For whenever we pray the prayer that Jesus taught His disciples, which is, “Our Father which art in heaven, Hallowed be thy name. Thy kingdom come, Thy will be done in earth, as it is in heaven” (Matt. 6:9-13), we are essentially praying for Christ’s rule here on earth during the much-anticipated Kingdom of Heaven! Not only will it be a time of the rule and reign of the Messiah Jesus Christ in that ‘Golden City of David,’ which is our Lord’s Headquarters in Jerusalem, Israel, — our Lord is also offering those of us who have been persecuted for righteousness (His sake) to come and govern alongside Him there as well! It really puts our circumstances, albeit daunting as they may be, into perspective and as if they were ‘light and momentary in comparison to the coming joy that is set before us’!

1 Corinthians 2:9 “But as it is written, Eye hath not seen, nor ear heard, neither have entered into the heart of man, the things which God hath prepared for them that love him.”


Verse 10 – Which are persecuted, which have been persecuted (Revised Version). “Those who are harassed, hunted, spoiled. The term is properly used of wild beasts pursued by hunters, or of an enemy or malefactor in flight.” Our Lord, by the use of the perfect, wishes to indicate:

(1) the fact that they have endured persecution and still stand firm; and probably,

(2) the condition of temporal loss to which they have been reduced by such persecution. They have “suffered the loss,” possibly, “of all things,” but they are “blessed.” For righteouness’ sake. No article (contrast ver. 6), either as indicating that for even a part of righteousness persecution can be undergone, or, and more probably, simply dwelling on the cause of persecution without idealizing it. St. Peter also says, perhaps with a reference to our Lord’s words, that they who suffer (1 Peter 3:14). For theirs is the kingdom of heaven. The same promise that was given to “the poor in spirit” (ver. 3) is here given to the persecuted for righteousness’ sake.

In the former case, poverty in the sphere of the spirit obtains the fullest possessions; here the same promise is given to temporal loss produced by faithfulness to the cause of righteousness. In ver. 3 our Lord removed all occasion for intellectual and spiritual pride. Here he comforts for temporal and social losses (cf. especially 2 Corinthians 6:10).

(1) confuses this and the preceding Beatitude;

(2) gives a curious reading of some who alter the Gospels: “Blessed are they who have been persecuted through righteousness, for they shall be perfect; and blessed are they who have been persecuted for my sake, for they shall have a place where they shall not be persecuted” -End Source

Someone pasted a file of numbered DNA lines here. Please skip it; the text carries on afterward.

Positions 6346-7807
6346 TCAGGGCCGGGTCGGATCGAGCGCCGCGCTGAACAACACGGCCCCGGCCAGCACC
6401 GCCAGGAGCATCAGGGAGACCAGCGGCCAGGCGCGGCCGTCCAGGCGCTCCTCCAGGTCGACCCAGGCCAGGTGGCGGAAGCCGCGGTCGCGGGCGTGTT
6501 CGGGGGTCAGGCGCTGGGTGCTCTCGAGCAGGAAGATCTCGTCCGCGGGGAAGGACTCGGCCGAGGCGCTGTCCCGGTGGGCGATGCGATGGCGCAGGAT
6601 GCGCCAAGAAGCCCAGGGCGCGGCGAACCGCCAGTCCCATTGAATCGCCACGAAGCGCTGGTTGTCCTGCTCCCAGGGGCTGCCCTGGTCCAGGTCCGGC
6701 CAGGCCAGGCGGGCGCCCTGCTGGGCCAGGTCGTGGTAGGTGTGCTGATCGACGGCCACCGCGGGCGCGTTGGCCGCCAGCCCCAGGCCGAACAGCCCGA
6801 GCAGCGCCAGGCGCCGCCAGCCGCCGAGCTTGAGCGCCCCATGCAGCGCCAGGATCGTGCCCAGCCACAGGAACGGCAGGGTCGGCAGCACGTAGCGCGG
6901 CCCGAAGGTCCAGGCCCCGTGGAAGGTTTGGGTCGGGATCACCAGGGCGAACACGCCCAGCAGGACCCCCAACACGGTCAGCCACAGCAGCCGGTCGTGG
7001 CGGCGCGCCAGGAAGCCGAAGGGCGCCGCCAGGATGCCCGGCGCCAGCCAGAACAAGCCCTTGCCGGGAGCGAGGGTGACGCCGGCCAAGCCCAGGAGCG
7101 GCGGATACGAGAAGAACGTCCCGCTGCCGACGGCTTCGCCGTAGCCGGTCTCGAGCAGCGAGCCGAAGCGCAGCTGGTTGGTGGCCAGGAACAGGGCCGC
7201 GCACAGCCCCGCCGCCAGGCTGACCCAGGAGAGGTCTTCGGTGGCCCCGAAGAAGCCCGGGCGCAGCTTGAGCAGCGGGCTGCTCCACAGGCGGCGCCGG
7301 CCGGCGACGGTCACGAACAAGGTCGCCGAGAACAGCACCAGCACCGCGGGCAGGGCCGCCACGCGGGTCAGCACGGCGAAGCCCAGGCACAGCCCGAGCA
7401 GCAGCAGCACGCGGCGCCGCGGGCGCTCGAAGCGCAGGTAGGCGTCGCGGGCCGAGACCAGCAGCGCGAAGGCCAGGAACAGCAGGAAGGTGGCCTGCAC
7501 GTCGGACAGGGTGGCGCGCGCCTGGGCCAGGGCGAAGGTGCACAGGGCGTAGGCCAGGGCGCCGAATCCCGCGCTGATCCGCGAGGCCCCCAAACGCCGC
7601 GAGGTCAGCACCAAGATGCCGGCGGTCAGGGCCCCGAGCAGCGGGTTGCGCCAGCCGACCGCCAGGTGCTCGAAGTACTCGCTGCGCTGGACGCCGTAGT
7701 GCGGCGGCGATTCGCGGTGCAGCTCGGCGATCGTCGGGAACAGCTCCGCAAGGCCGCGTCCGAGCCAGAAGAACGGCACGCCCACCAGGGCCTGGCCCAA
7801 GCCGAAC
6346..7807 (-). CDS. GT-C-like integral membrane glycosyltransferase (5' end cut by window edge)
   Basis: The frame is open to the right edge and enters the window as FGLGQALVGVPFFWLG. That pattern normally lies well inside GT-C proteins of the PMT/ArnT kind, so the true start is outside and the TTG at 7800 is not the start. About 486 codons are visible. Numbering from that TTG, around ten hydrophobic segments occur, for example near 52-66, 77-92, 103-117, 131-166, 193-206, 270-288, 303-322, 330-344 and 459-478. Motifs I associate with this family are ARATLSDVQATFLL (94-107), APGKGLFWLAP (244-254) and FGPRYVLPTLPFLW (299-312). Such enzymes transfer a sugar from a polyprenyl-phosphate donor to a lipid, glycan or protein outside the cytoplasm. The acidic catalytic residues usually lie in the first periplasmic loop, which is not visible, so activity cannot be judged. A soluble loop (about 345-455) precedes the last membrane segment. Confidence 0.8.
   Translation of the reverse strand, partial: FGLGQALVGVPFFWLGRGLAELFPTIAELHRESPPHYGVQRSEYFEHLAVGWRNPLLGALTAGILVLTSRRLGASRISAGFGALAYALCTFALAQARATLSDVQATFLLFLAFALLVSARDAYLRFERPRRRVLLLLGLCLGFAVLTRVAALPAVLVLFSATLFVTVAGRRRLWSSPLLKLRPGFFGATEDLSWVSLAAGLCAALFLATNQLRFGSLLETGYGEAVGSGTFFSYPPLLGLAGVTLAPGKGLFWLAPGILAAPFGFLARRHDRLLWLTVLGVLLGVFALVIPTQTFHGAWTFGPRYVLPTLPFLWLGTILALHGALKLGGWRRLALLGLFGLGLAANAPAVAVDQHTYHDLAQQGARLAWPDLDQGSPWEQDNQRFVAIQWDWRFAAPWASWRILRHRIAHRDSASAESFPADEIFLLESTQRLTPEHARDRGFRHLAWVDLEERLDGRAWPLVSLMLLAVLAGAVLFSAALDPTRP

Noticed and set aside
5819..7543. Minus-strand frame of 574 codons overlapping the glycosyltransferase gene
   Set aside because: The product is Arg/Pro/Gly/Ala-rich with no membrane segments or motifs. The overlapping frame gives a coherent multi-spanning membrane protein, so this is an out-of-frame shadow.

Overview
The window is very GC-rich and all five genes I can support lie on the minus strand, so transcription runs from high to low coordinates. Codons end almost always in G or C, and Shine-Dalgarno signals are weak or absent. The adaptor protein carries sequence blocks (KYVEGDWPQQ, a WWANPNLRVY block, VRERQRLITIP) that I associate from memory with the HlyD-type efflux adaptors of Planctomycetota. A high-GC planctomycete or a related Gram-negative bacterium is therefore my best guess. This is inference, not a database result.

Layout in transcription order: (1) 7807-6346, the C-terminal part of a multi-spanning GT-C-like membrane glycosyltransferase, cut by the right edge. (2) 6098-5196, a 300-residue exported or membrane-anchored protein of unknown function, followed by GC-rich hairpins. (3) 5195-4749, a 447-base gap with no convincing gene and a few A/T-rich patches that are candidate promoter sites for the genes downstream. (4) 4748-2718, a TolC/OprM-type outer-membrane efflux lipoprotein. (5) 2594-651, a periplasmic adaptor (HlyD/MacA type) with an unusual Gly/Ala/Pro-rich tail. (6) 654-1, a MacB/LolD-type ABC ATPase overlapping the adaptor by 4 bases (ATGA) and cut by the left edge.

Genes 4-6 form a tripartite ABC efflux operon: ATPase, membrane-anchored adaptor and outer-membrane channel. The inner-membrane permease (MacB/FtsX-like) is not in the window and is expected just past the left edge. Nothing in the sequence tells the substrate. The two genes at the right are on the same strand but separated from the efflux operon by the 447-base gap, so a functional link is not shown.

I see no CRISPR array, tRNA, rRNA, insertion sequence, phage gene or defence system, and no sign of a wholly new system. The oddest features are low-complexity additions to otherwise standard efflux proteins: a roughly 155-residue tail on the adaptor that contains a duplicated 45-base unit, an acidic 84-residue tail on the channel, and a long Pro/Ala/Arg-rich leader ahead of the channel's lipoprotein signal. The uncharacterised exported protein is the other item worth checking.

Why did John the Baptist proclaim, “Repent, for the kingdom of heaven is at hand” (Matthew 3:2)? |

In Revelation 19—20 Jesus returns to earth as the King, and He sits on a throne ruling over Israel for one thousand years. After that thousand years, He fulfills His role as Judge, and after judgment is fulfilled, His kingdom continues in a new earth for eternity. Because of what the Bible tells us about the future, we know that we also need to “repent, for the kingdom of heaven is at hand.” We need to change our minds about how we become righteous and rely on God’s grace and Jesus’ saving work on the cross, not on our own works and efforts. For those who have believed in Him, we have already been transferred to His kingdom (Colossians 1:13), but because His kingdom isn’t here yet—because the King isn’t here yet—we need to set our mind on the things above where He is, rather than on the temporary things of earth (Colossians 3:1–4). -End Source

The Kingdom of Heaven will be a time like no other; peace will reign supreme (“And he shall judge among the nations and shall rebuke many people: and they shall beat their swords into plowshares, and their spears into pruninghooks: nation shall not lift up sword against nation, neither shall they learn war anymore” Isa. 2:4), people will live a lot longer lives (“There shall be no more thence an infant of days, nor an old man that hath not filled his days: for the child shall die an hundred years old; but the sinner being an hundred years old shall be accursed” Isa. 65:20), and the animals will be tame (“The wolf also shall dwell with the lamb, and the leopard shall lie down with the kid; and the calf and the young lion and the fatling together; and a little child shall lead them” Isa. 11:6). It will be beyond anything we can even imagine, and there will be so much for us to do…. Once again, I cannot wait!